In nursing homes, providing medications to residents on time and accurately is a major responsibility of staff. However, when staff are rushed, undertrained, or overburdened, errors can easily occur. Residents may be given the wrong dosage of medication, the wrong medication entirely, or a medication at the wrong time. Additionally, errors like missed doses or expired drugs are all too common as well.

Medication errors jeopardize residents’ health. Watch for any sudden onset of new symptoms or a decline in your loved one’s condition. Dizziness, rashes, confusion, nausea, and breathing issues can all indicate the occurrence of medication errors. Make sure to review medication logs regularly to double-check proper administration. Speak up right away if you suspect any mistakes.

5.      Poor Hygiene

Maintaining good personal hygiene is an essential part of quality care for nursing home residents. Residents should be bathed and have linens changed regularly to stay clean. They also need assistance brushing their teeth, combing hair, trimming nails, and shaving.

When staff neglect basic hygiene care, residents may have body odor, soiled clothes, unkempt hair, and dirty fingernails. Lack of oral care can cause tooth decay and gum infections. Failure to bathe residents thoroughly can lead to skin breakdown.

If your loved one appears persistently unclean and disheveled, promptly report it to the management, as this signals neglect of their hygiene needs. Residents deserve regular assistance with bathing, grooming, and oral care. Do not simply dismiss poor hygiene as inevitable.

6.      Behavior Changes May Indicate Distress

For nursing home residents, sudden behavioral changes like increased confusion, agitation, withdrawal, or depression can signify an underlying issue. While some causes, like dementia progression, are unavoidable, staff should still determine if other factors are at play.

For instance, agitation or aggression may stem from untreated pain, discomfort, hunger, or the need to use the bathroom. Depression can be caused by emotional distress from staff neglect or loneliness. Medication side effects can also spark personality changes.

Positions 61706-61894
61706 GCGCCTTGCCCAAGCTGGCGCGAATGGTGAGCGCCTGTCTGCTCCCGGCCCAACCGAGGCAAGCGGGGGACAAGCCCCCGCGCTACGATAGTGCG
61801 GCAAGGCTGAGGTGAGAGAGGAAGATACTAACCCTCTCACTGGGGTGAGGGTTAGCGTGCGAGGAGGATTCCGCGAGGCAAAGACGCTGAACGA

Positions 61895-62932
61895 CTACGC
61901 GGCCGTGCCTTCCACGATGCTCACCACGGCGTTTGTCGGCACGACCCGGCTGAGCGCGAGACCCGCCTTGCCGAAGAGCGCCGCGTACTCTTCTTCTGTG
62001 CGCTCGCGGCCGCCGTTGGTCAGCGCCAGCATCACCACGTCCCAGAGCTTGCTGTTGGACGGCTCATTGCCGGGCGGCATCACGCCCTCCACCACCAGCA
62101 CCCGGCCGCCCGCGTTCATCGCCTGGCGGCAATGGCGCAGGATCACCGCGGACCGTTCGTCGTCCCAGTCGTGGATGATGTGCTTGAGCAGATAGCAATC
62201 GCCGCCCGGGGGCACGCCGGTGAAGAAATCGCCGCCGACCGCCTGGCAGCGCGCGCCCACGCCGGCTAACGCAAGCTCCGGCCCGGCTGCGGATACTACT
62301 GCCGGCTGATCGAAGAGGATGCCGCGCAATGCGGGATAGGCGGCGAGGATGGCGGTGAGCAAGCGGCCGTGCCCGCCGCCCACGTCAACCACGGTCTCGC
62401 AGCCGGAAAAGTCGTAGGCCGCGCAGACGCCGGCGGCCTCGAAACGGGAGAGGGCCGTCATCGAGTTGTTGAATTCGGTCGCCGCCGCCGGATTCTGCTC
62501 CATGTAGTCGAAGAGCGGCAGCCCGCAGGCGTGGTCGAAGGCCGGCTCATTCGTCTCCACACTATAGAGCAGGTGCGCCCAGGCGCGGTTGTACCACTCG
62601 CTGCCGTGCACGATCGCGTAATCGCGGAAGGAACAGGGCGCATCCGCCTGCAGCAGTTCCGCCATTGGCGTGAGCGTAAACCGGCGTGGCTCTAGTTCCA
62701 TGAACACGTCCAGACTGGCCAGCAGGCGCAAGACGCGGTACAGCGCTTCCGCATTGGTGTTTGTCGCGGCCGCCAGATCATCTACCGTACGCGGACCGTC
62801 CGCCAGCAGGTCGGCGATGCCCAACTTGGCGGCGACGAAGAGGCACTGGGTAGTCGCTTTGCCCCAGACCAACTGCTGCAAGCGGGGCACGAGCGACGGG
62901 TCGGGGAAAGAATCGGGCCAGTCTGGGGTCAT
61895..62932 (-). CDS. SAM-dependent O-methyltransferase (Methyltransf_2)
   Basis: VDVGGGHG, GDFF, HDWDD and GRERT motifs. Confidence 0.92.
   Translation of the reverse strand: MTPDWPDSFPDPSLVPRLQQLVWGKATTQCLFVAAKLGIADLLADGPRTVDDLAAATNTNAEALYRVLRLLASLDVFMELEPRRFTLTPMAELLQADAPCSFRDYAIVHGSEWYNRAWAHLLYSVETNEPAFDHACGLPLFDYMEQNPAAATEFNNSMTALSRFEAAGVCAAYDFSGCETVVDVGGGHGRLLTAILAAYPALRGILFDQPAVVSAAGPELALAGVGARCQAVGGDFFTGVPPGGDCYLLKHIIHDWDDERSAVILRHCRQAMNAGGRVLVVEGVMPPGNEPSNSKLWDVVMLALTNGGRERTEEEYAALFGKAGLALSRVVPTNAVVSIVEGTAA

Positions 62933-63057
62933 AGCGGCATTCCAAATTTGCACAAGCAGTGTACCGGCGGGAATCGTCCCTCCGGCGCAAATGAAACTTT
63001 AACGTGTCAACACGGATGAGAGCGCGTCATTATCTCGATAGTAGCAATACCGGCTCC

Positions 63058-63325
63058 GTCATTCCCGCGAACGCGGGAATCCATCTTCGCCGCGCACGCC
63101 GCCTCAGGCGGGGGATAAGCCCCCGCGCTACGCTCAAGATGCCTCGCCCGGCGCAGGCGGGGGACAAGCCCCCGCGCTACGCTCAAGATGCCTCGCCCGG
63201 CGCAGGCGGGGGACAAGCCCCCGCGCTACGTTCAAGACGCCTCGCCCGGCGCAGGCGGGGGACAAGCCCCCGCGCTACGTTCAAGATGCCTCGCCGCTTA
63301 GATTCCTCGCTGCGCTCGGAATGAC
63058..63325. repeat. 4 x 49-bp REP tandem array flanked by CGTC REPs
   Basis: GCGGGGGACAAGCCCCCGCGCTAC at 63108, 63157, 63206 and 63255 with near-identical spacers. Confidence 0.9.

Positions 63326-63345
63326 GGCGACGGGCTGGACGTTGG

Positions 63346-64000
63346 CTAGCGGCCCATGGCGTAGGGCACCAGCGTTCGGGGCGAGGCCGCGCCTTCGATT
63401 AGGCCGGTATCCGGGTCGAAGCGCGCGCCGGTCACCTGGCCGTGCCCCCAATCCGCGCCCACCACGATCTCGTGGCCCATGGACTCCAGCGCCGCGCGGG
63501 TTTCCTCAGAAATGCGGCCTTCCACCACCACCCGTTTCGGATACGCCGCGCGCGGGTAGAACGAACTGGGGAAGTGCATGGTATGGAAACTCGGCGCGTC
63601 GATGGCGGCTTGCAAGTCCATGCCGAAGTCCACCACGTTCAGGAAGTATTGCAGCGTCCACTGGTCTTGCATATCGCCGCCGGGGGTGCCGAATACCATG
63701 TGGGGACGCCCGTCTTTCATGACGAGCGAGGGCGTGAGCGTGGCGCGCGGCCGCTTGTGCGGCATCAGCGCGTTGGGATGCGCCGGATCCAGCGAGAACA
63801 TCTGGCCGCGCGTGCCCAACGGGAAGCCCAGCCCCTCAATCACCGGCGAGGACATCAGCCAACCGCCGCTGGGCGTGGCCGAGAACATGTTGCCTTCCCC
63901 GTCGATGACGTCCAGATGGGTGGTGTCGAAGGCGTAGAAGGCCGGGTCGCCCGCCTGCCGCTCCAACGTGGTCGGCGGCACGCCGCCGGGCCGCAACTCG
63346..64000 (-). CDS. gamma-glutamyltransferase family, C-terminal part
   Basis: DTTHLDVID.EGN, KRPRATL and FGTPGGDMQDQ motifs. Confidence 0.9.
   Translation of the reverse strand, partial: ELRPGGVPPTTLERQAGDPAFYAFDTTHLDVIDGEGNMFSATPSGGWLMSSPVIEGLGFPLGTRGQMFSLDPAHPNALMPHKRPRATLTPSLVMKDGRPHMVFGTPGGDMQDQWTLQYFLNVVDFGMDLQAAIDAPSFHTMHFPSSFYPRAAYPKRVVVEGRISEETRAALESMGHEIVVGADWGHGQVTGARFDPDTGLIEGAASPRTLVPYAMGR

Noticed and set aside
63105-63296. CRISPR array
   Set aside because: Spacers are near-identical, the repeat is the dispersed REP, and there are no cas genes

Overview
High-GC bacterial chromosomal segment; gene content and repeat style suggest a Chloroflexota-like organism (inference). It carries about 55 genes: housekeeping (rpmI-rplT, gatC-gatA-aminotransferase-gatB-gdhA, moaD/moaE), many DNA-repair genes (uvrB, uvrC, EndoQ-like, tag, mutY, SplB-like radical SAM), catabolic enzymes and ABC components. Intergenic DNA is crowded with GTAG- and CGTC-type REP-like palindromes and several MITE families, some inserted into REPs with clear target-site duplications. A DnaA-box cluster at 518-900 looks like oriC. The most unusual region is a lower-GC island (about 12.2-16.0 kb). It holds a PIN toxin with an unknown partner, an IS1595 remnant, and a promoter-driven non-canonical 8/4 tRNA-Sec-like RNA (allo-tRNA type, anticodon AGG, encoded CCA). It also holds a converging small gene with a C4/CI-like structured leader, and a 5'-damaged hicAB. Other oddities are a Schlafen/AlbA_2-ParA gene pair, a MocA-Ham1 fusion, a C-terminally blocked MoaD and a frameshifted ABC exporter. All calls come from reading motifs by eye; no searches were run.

Staff should attempt to pinpoint causes and remedy them through pain management, redirection, activities, or medication adjustments. Behavior changes should serve as warning signs to investigate further. Expressing concerns can help improve your loved one’s quality of life.

7.      Lack of Supervision Puts Residents at Risk

Nursing home residents who are frail, have dementia, or are at high fall risk need vigilant supervision for their safety. Leaving them alone for long periods can lead to dangerous accidents, injuries, wandering, and escape attempts. Excessive bruising, cuts, fractures, or head injuries may also indicate a lack of supervision.

Always check that the facility has adequate staffing to monitor residents requiring one-on-one supervision.

8.      Warning Signs of Emotional Abuse

Along with physical neglect, nursing home residents may also endure emotional abuse from impatient staff. This can take the form of yelling, insults, threats, intimidation, humiliation, or isolation.

Signs a loved one may be suffering emotional abuse include sudden changes in mood like fear, anxiety, sadness, or withdrawal after interactions with certain staff. Expressions of not wanting to be touched by some caregivers can also be telling.

Emotional abuse has serious psychological consequences for victims. While it can be more subtle than physical abuse, it is still extremely damaging. Families should watch for red flags and support loved ones in speaking up.


Nursing home neglect remains an ongoing issue that often goes unreported. Being attentive to these signs and speaking up at the first hint of neglect is key to protecting your loved ones. By staying informed and working together to uphold care standards, we can provide our seniors with the care, respect, and dignity they deserve.